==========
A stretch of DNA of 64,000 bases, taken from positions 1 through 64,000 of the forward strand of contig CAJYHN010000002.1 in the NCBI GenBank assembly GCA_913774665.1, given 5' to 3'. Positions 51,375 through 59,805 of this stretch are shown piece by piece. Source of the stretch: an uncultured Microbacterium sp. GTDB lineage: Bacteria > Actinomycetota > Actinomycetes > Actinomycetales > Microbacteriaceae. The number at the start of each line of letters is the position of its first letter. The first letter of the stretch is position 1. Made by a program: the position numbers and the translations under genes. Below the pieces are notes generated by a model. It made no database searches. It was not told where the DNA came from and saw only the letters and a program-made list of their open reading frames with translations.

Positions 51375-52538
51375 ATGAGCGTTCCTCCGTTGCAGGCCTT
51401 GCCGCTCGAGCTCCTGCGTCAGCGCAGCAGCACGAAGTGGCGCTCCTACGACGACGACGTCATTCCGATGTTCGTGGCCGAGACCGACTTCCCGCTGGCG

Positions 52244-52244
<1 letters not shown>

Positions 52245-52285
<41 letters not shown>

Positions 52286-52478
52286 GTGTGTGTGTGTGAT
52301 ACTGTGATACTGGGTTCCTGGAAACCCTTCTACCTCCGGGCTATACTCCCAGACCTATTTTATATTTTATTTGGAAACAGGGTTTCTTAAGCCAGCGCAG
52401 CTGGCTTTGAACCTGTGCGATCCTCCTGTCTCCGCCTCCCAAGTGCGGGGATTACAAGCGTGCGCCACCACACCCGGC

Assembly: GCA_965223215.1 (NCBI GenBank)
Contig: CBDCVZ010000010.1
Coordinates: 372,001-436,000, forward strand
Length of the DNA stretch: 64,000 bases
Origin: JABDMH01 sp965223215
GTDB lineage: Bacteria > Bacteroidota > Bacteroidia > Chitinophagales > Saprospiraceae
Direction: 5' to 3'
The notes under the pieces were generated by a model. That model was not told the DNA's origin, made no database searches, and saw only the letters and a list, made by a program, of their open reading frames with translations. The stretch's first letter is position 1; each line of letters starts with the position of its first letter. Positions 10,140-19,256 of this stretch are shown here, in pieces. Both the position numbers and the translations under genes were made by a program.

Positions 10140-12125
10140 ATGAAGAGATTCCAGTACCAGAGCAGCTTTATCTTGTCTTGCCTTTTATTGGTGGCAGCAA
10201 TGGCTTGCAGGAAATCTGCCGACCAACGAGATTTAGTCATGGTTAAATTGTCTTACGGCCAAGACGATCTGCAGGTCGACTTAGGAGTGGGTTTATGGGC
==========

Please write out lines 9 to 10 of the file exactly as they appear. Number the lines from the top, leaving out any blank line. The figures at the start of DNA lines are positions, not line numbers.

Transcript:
Positions 52286-52478
52286 GTGTGTGTGTGTGAT